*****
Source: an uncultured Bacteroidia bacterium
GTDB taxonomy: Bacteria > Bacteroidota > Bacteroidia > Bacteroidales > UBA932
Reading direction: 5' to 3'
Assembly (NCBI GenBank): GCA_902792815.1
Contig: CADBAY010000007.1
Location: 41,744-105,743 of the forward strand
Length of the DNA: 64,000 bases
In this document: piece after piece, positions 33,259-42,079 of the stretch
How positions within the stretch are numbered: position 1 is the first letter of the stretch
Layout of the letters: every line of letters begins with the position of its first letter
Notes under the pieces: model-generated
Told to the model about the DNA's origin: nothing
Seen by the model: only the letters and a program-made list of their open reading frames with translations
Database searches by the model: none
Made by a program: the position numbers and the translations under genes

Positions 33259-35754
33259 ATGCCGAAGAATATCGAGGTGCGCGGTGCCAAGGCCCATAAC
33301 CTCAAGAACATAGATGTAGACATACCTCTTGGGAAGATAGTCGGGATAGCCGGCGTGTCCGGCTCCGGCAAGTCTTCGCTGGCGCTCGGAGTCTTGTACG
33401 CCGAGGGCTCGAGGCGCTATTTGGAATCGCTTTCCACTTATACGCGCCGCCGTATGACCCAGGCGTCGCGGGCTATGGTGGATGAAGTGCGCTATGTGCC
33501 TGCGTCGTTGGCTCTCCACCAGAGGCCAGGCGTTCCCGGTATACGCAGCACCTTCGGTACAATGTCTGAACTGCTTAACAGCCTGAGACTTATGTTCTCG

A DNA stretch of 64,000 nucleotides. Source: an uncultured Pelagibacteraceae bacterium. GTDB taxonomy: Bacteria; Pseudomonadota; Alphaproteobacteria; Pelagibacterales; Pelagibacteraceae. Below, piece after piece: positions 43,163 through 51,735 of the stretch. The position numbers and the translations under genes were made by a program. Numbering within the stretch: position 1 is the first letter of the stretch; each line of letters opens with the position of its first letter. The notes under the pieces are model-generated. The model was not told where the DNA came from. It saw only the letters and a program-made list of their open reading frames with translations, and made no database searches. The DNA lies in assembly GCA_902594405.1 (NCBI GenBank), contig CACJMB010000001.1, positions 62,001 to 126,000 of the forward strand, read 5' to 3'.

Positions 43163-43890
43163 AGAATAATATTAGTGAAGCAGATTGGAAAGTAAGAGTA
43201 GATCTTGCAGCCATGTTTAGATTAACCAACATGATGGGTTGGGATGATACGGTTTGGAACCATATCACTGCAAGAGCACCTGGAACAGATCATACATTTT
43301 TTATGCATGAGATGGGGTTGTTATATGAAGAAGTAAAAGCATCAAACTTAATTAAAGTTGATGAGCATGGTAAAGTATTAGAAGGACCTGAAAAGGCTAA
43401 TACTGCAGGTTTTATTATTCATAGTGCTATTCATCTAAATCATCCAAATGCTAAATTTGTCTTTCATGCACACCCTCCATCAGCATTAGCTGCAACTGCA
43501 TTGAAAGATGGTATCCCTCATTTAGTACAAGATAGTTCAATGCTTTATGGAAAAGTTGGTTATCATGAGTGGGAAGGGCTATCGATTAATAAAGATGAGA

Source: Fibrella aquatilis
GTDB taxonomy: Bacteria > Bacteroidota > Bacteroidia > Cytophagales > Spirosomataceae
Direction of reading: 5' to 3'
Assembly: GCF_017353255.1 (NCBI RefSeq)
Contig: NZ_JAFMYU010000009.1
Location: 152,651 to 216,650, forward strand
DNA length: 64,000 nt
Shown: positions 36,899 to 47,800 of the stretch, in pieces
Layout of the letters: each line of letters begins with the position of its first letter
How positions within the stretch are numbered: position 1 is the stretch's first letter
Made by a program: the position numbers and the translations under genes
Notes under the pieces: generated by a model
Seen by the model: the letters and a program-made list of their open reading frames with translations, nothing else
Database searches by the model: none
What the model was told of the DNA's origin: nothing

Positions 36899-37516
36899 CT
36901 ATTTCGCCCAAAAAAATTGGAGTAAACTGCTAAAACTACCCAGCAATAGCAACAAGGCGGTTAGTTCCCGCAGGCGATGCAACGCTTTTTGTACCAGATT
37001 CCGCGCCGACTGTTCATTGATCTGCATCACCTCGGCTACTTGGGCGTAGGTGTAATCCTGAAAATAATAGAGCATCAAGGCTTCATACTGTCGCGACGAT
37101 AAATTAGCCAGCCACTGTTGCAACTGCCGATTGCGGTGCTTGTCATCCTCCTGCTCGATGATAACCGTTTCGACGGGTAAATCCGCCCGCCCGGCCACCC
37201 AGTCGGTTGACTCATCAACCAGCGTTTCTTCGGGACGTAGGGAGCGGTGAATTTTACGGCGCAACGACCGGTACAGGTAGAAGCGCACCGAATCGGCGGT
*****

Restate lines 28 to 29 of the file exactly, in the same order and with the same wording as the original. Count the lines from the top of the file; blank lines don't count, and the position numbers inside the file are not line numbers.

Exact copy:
Source: Fibrella aquatilis
GTDB taxonomy: Bacteria > Bacteroidota > Bacteroidia > Cytophagales > Spirosomataceae